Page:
Waterfall vs Agile Project Management Models

Waterfall Project Management

When you complete each stage of a project in isolation. You can’t move onto the next stage until the previous one has been completed.

Teams may have frequent meetings in the form of monthly boards, where decisions are made by stakeholders, or dial in meetings with team members who may not work in the same office location (e.g. a Tester who works offshore).

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Waterfall Methodology

A project example would be upgrades to multiple interlinked computer servers. Server one must first be upgraded first before server two can be looked at.

Pros

  • Methodical and the traditional method of running projects.
  • Works well for projects where there’s one end goal and nothing in between.
  • Enables clear investment decision points and reviews at stage ends and also ensures everything is completed before progressing to the next stage.
  • (Pro or con!) results in stricter levels of governance as projects need to fulfil specific criteria before being allowed to develop and implement.

Cons

  • Slow. A hold up at one stage affects the rest of the chain for the project.
  • This also includes potential impacts on dependant projects who rely on other projects for meeting their deadlines.
  • This in turn can lead to resource inefficiencies, project overspend and failure to meet to time scales.

 

SELRES_18becb00-8b2c-49eb-bb78-305b4e1cf3bdSELRES_a42bbdd4-aaaf-44c1-801a-95ab1f7d3246SELRES_a92ed792-ef54-4bda-9325-efc9bfdaab93AgileSELRES_a92ed792-ef54-4bda-9325-efc9bfdaab93SELRES_a42bbdd4-aaaf-44c1-801a-95ab1f7d3246SELRES_18becb00-8b2c-49eb-bb78-305b4e1cf3bd Project Management

Instead of aiming to complete whole stages in isolation, Agile projects take a more cyclonic approach, tackling a project delivery in multiple smaller stages (or sprints). Sprints tend to last between two and four weeks.

Teams keep each other informed via stand up Kanban/scrum meetings. An appointed scrum master leads discussions to enable the different teams working on the project provide updates. A) with what they are going to tackle during each sprint (at the start), B) progress updates (during) and C) what they have achieved (at the end). Meetings tend to be more informal and visual compared to Waterfall and the use of whiteboards with post its and/or dedicated software are adopted more frequently to enable updates in a quicker paced project.

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Agile Project Methodology

An example of an Agile project would be the development of a App. Over the course of multiple sprints teams are able to gradually build and test the App, first with the basic code, then the functionality, then finally adding in user appeal – pictures, sounds etc.

Pros

  • Fast moving. Enables teams to quickly identify any faults and either fix or ‘drop’ them before too much money and time is invested.
  • Deliveries grow over time, a project leader can start to see formation much earlier into a project, where in Waterfall the change is sudden.
  • Considered to be a more resource efficient model and allows for greater collaboration.

Cons

  • Agile is not a suitable method for all projects. A single delivery can’t be built over time (for example, the delivery outcome ‘running a marathon’ cannot be done in separate sprints. You sign up, train, then run it. An Agile approach would be useless in this instance – you cannot gradually run bits of the marathon over twelve weeks!)
  • The working environment must contain all persons on the project (project lead, governance, software architects, testers, accountants, etc.) to enable collaboration. These resources can only be dedicated to one project or sprint. If resources are split between multiple projects (as they can be on Waterfall) then the sprint may fail to meet its delivery.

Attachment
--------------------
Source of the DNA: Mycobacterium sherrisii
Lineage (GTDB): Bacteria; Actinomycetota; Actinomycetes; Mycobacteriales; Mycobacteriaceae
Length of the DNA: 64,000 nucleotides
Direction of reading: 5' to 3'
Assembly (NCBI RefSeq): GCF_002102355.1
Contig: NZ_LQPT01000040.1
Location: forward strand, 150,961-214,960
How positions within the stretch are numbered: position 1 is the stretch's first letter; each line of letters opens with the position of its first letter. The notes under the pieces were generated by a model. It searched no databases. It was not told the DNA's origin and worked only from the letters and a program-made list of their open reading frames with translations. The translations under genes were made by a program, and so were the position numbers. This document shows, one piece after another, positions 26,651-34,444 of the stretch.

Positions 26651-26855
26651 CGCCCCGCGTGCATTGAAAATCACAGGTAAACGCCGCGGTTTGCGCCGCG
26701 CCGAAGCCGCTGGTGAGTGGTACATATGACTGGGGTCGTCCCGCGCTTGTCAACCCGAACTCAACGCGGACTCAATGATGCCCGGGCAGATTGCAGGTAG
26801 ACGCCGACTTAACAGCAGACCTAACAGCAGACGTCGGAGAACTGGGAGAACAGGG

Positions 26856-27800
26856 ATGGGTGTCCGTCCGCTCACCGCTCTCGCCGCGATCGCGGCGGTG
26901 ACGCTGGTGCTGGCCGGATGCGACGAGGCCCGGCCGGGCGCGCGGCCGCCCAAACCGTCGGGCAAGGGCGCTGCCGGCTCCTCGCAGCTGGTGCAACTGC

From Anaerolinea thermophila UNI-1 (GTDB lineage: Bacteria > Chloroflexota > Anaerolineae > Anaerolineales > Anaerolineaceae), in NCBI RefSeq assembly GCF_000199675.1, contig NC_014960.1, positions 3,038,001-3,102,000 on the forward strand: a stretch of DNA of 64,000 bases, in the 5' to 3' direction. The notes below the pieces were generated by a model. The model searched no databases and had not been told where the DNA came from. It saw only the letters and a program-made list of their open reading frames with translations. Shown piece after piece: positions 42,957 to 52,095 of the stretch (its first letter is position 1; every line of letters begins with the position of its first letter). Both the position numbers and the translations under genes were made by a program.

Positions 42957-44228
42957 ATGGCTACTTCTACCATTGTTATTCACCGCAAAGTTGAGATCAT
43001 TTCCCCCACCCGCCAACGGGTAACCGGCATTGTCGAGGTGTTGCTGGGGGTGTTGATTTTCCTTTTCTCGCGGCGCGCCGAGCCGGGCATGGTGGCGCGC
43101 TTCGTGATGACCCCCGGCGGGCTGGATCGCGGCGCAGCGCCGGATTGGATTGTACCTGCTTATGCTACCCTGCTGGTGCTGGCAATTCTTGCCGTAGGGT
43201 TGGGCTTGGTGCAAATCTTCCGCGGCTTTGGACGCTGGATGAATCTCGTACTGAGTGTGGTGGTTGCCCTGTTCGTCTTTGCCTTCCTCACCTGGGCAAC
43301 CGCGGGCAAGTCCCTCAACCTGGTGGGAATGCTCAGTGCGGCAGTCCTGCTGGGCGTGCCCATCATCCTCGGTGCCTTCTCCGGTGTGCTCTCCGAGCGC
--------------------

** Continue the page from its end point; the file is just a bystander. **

• As sprints are quite short and projects adopting Agile are quicker paced, the project lead must ensure that suitable investment and project governance/review points are put in place as the cycle system doesn’t naturally allow for any sudden or prolonged stops.
  • As it’s a new methodology of project working, team members may require additional support and/or training.

 

 

And there you have it. A (very) quick overview of the two main methods of running projects. I want to add here that I am by no means an expert on either approach, having only started a career in business project management and governance three months ago(!) but hopefully for that reason it will help any new starters in the world get to grips with the basics.

(Also, I hope that doing this will stop Mumma Bennett getting into hysterics when I talk about my job- ‘Waterfall? Ha, ha, haah! What’s Waterfall?! I don’t understand, what’s water got to do with technology upgrades? You’re so corporate!’ and so on and so forth…)

 

And who says you don’t learn awesome things from this blog?

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9. Completion

When I went to pick up the house keys from the estate agents on a grey drizzly Saturday morning I felt in a rather neutral mood. Being stubborn and British I decided to walk the distance of almost two miles up hill to avoid paying for a bus or taxi, resulting in a matt of tangled, curly hair and a nose that continued to pour, even when I stepped inside the ultra clean office.

A man with overly gelled hair and patchy stubble directed me to a sofa while he consulted with a female colleague. All the staff looked like dolled up fifteen year olds, and I think no one could quite believe a young woman in unbranded jeans and a tatty Gap hoodie could possibly have bought a house from them.

The lady tottered over with a clipboard and let me sign for the keys. I politely smiled and said thanks, but she’d already gone. Everyone else was continuing to hit their keyboards in a monkey-like fashion, so I took my cue and left.

That was it. I owned a house, my house. I checked the envelope ten times over just to be sure.

“Oh my God.”